The role of the matrices ^ Gr is to perform global coordinate changes of Rn before applica- tion of the kernel k() on the columns of A, B. These global transformations include pro- jections (say onto prototypical "parts") that may be given or "learned" from a training set. The matrices ^ Fr determine the range of interaction between columns of A and columns of B. For example, when ^ Gr = I then < A, B >= trace(A B ^ F ) where ^ F is the upper-left submatrix with the appropriate dimension of some fixed m m p.s.d matrix F = F r r . Note that entries of A B are k(ai, bj). In other words, when Gr = I, < A, B > boils down to a simple linear super-position of the local kernels, k(a ij i, bj )fij where the en- tries fij are part of the upper-left block of a fixed positive definite matrix F where the block dimensions are commensurate with the number of columns of A and those of B. The various choices of F determine the type of invariances one could obtain from the simi- larity measure. For example, when F = I the similarity is simply the sum (average) of the local kernels k(ai, bi) thereby assuming we have a strict alignment between the local parts represented by A and the local parts represented by B. On the other end of the in- variance spectrum, when F = 11 (all entries are "1") the similarity measure averages over all interactions of local parts k(ai, bj) thereby achieving an invariance to the order of the parts. A decaying weighted interaction such as fij = -|i-j| would provide a middle ground between the assumption of strict alignment and the assumption of complete lack of alignment. In the section below we will derive the non-linear version of sim(A, B) based on the basic machinery of < A, B > of eqn. (1) and lifting operations on A, B.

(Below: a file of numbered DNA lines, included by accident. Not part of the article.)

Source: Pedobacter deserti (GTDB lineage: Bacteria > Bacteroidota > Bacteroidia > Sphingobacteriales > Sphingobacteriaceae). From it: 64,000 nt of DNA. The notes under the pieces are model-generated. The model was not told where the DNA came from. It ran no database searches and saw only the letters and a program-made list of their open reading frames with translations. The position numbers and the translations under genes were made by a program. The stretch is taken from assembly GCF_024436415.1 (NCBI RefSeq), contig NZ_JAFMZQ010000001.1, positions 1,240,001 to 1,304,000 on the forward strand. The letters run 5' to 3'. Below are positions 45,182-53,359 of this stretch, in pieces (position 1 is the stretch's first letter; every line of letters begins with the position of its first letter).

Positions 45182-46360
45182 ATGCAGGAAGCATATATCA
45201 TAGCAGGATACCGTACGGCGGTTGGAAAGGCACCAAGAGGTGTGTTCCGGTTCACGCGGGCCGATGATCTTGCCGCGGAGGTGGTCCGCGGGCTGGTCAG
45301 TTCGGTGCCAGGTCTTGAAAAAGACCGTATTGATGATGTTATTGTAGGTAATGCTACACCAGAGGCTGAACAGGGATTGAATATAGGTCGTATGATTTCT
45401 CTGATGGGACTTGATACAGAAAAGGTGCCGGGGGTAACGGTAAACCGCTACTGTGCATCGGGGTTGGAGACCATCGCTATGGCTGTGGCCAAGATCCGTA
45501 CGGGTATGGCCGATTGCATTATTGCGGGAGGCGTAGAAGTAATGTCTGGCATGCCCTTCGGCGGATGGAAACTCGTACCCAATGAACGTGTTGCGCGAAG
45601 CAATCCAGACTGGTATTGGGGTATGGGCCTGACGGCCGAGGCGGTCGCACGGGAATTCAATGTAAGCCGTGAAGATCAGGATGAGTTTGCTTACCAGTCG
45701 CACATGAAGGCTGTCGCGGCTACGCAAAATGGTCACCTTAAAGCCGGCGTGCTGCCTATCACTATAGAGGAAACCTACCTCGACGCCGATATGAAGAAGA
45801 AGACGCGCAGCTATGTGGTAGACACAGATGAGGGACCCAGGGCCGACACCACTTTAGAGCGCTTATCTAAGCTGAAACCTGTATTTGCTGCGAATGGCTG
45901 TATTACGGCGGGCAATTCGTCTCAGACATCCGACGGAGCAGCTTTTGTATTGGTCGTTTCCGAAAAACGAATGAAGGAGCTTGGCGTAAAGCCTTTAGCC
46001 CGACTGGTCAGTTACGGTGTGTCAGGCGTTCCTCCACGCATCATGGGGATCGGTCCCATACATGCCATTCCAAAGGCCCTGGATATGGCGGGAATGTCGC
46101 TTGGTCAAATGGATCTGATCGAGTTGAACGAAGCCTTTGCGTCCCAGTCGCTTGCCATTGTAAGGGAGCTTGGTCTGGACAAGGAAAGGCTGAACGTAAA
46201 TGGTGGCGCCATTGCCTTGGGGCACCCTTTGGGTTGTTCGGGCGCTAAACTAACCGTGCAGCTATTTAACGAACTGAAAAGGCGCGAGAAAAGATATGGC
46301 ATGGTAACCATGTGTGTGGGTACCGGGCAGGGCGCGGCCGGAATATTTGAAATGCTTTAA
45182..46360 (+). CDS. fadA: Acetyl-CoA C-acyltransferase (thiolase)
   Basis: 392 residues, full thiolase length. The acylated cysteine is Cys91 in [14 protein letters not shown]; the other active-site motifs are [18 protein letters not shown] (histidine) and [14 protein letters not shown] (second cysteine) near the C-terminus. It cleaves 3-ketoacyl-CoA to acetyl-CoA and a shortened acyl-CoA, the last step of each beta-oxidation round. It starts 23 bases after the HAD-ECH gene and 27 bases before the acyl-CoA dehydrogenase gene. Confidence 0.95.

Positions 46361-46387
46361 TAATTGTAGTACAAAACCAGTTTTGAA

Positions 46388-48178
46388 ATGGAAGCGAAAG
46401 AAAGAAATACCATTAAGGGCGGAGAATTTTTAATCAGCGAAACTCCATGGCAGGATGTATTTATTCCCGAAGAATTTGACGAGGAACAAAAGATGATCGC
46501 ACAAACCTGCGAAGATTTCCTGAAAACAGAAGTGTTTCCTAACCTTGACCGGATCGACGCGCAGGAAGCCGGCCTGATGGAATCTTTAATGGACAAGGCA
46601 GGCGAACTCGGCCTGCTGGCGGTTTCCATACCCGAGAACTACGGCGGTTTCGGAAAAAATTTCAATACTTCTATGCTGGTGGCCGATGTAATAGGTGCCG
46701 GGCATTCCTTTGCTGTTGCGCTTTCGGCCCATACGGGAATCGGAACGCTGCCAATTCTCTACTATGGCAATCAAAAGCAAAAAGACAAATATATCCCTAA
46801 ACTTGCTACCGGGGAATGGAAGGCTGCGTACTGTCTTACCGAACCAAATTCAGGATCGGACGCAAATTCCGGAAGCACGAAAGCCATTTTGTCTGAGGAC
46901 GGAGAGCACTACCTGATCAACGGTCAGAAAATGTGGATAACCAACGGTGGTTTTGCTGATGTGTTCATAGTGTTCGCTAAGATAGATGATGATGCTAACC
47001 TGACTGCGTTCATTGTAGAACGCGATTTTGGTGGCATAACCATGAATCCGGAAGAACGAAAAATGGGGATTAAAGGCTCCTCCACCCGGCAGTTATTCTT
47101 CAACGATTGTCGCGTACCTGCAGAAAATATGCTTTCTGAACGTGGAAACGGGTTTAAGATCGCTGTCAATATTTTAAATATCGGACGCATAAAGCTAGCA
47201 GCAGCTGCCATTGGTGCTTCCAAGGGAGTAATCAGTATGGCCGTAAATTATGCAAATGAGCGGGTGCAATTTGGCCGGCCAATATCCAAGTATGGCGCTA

3 Lifting Matrices onto Higher Dimensions

The family of sim(A, B) =< A, B > forms a weighted linear superposition of the local kernel k(ai, bj). Non-linear combinations of local kernels emerge using map- pings (A) from the input matrices onto other higher-dimensional matrices, thus forming sim(A, B) =< (A), (B) >. Additional invariance properties and parameters control- ling the perfromance of sim(A, B) emerge with the introduction of non-linear combina- tions of local kernels, and those will be discussed later on in this section.

Consider the general d-fold lifting (A) = Ad which can be viewed as a nd kd matrix. Let Fr be a p.s.d. matrix of dimension md md and ^ Fr be the upper-left qd kd block of Fr. Let Gr = ( ^ Gr)d be a p.s.d matrix of dimension nd nd where ^ Gr is p.s.d. n n matrix. Using the identity (Ad) Bd = (A B)d we obtain the inner-product in the